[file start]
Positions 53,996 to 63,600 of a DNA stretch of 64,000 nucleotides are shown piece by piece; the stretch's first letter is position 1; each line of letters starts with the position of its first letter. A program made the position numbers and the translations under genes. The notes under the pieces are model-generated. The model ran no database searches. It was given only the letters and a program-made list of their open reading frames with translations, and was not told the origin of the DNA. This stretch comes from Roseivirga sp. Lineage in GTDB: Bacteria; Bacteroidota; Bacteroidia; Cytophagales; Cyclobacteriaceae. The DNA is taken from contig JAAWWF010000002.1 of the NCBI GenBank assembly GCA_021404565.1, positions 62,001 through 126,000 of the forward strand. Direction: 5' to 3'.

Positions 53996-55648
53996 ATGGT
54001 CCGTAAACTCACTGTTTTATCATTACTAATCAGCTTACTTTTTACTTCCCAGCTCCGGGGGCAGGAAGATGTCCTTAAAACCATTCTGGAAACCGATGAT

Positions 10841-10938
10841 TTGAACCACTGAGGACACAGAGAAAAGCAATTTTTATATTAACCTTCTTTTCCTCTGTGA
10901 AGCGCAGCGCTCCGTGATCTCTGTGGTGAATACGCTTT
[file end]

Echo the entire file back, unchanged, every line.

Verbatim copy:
Positions 53,996 to 63,600 of a DNA stretch of 64,000 nucleotides are shown piece by piece; the stretch's first letter is position 1; each line of letters starts with the position of its first letter. A program made the position numbers and the translations under genes. The notes under the pieces are model-generated. The model ran no database searches. It was given only the letters and a program-made list of their open reading frames with translations, and was not told the origin of the DNA. This stretch comes from Roseivirga sp. Lineage in GTDB: Bacteria; Bacteroidota; Bacteroidia; Cytophagales; Cyclobacteriaceae. The DNA is taken from contig JAAWWF010000002.1 of the NCBI GenBank assembly GCA_021404565.1, positions 62,001 through 126,000 of the forward strand. Direction: 5' to 3'.

Positions 53996-55648
53996 ATGGT
54001 CCGTAAACTCACTGTTTTATCATTACTAATCAGCTTACTTTTTACTTCCCAGCTCCGGGGGCAGGAAGATGTCCTTAAAACCATTCTGGAAACCGATGAT

Positions 10841-10938
10841 TTGAACCACTGAGGACACAGAGAAAAGCAATTTTTATATTAACCTTCTTTTCCTCTGTGA
10901 AGCGCAGCGCTCCGTGATCTCTGTGGTGAATACGCTTT